Sunday, May 20, 2012

Fun run participants - stop being so god damn smug

Suppose I were to present you with the following proposition:

"Next Sunday morning, I'm going to take a dump on your front lawn.  When I'm done, I'm then going to donate $15 to charity. You'll have no say in the matter - this is going to happen regardless of what you want.  When I'm done, I'm going to walk away and feel proud of how I helped out a good cause, and you should be honoured to be part of the charity process - in your case, the cleanup."

How persuaded would you be by this logic? Would the phrase 'not very' about sum it up?

I imagine the modal answer would be something like:

"Look, I'm glad you want to give to charity, but what the hell has that got to do with crapping on my lawn? It seems that taking a dump on someone's property is the actual point of the exercise, and the charity bit is mainly a fig leaf. The whole thing seems bizarre and contrived. Donate to charity if you want to, but leave my lawn out of it."

And that's exactly how I feel about fun runs.

A bunch of yuppie, SWPL women (and their herb boyfriends) decide to go for some charity run or other. The neighbourhood gets shut down. Local residents get the joy of having their house made inaccessible, and their streets closed down.

So if you happen to be (to pick an entirely hypothetical example) dropping someone at the airport as the run is being set up, and you had the misfortune to arrive back while it was in full swing, you might find yourself unable to get back to the street that your house is on. You might also, to extend our hypothetical, be unable to even park anywhere remotely close to your house, due to the bays all being taken by everyone trying to do the same thing, resulting in swarms of angry drivers doing police-enforced U-turns looking for parking and/or an open street. Hypothetically.

So why do these damn things keep happening? Simple - a sizable fraction of the participants find it fun to get to run in a big crowd along the road that's normally reserved for cars. Not all, of course - some are just giddy with the ability to ostentatiously give to charity, and the fun run gives them an excuse to tell their friends about their generosity in a way that writing a cheque doesn't.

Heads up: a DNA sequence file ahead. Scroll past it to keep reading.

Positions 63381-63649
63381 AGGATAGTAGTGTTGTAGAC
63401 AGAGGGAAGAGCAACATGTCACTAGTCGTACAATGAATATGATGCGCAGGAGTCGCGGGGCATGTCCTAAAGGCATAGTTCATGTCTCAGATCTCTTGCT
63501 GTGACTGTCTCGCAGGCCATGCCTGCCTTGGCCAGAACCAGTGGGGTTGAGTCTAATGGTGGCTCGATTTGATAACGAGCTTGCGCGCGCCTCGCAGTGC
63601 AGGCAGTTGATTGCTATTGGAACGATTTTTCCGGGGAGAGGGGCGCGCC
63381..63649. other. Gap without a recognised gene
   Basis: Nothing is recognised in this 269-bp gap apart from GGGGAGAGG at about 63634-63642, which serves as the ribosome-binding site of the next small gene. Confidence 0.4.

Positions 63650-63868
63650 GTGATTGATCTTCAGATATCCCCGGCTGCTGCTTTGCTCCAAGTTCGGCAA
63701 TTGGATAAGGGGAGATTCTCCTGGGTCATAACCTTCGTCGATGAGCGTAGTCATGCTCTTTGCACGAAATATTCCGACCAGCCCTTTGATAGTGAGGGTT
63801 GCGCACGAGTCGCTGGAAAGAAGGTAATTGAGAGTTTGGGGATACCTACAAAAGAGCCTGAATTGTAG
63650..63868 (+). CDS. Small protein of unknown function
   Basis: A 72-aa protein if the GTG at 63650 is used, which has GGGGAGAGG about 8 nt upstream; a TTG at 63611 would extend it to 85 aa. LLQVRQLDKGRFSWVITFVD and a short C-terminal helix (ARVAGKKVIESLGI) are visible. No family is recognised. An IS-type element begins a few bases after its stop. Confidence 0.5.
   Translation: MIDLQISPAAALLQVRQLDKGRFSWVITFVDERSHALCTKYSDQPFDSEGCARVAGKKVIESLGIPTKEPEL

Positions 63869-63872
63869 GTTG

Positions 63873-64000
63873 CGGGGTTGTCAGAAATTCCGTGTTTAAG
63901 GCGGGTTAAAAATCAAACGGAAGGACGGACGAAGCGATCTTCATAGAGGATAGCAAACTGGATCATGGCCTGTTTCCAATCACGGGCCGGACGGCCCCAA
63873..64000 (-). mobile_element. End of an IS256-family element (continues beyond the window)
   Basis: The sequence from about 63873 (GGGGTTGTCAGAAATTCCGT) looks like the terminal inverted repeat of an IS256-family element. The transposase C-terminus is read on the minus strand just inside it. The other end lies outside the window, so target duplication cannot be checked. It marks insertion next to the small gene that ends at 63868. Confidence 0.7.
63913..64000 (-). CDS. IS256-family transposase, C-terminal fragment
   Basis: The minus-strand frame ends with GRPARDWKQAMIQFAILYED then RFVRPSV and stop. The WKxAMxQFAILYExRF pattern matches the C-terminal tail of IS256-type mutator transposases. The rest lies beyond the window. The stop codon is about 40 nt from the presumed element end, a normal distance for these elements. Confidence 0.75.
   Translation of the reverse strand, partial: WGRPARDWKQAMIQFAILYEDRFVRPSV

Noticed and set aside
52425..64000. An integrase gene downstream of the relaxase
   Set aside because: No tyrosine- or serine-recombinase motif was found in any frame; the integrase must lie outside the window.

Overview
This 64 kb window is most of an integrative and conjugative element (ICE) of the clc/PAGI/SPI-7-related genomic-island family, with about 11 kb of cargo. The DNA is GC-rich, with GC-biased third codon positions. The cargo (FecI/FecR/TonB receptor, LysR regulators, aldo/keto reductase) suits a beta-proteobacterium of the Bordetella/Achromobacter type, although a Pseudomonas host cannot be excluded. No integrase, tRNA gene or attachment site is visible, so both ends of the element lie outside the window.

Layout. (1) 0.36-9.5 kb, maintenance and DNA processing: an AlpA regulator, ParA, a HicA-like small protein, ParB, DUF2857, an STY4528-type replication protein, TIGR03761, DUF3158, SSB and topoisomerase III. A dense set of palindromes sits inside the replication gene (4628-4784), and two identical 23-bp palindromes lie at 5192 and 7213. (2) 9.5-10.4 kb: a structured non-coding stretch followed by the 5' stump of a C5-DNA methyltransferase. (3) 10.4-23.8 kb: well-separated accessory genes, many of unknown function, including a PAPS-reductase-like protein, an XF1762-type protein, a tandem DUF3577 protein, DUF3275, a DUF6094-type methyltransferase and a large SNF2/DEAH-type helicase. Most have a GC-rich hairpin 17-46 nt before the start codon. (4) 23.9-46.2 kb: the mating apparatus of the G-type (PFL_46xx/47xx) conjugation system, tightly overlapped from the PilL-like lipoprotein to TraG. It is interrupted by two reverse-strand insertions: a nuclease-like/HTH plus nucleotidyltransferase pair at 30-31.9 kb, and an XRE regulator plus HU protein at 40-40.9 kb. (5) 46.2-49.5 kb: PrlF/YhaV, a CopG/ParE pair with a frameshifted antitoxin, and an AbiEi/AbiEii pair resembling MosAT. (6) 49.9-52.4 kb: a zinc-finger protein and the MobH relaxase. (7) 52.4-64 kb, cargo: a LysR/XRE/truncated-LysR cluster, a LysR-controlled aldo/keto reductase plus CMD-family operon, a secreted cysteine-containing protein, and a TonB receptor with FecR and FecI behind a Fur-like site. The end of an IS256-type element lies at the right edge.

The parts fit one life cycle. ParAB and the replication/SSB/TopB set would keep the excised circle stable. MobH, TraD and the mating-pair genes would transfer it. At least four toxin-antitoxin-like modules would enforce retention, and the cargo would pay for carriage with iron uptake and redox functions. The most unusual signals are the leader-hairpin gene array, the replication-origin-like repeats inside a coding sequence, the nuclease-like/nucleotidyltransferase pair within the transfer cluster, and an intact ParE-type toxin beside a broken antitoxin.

But a large percentage just like the idea of doing an organised run along the streets, and don't think or care if they're inconveniencing a lot of people.

You know who else does that? A**holes like Critical Mass. Fun runs are basically just Critical Mass, but with a better PR department. At least the cyclists are honest enough to admit that they're going to piss you off, and don't care. Fun run participants convince themselves that they're actually doing you, and the world, a huge service.

In order to launder the guilt properly, there has to be the maddening two-step of blame-dodging. It's the charity that organises the run. The participants just say 'look, the run was already going ahead! It's not me blocking off your streets, I just happen to like taking part.' The charity either doesn't care (more likely), or explains it as 'look, these charity fun runs raise a lot of money because SWPLs like running on city streets. If we don't do it, someone else will.'

And so they go on.

I know exactly what response this kind of claim produces from the standard whiners - "They're doing so much for charity! Why don't you just put up with a small inconvenience for a good cause?"

This is totally bogus, and just muddies the two parts.

Nothing, nothing, is stopping these people just writing a cheque to whatever charity they're supporting. You think the charity won't take your money unless you've signed up to the fun run? Don't make me laugh. Donating directly would also have the added benefit that a) all the money goes to the cause, instead of most of it subsidising the recreation, and b) then it would have to be all made up of their own money, rather than hassling their friends.

And if they won't write the cheque unless they're allowed to do the fun run, what is that telling you? To me, it sounds exactly like the first hypothetical. I'm going to use this act of charity as moral blackmail in order to do something entirely unrelated that I want to do anyway.

The Talmud has a very different idea of charity:
Charity, ideally, should be given in secret so that the two parties, the giver and the receiver, do not know each other.
By this standard, modern charity can't be accomplished without the donors literally organising their own parade run to celebrate their generosity, and then using most of the proceeds to fund the parade itself.

You'll forgive me for not getting all misty-eyed.

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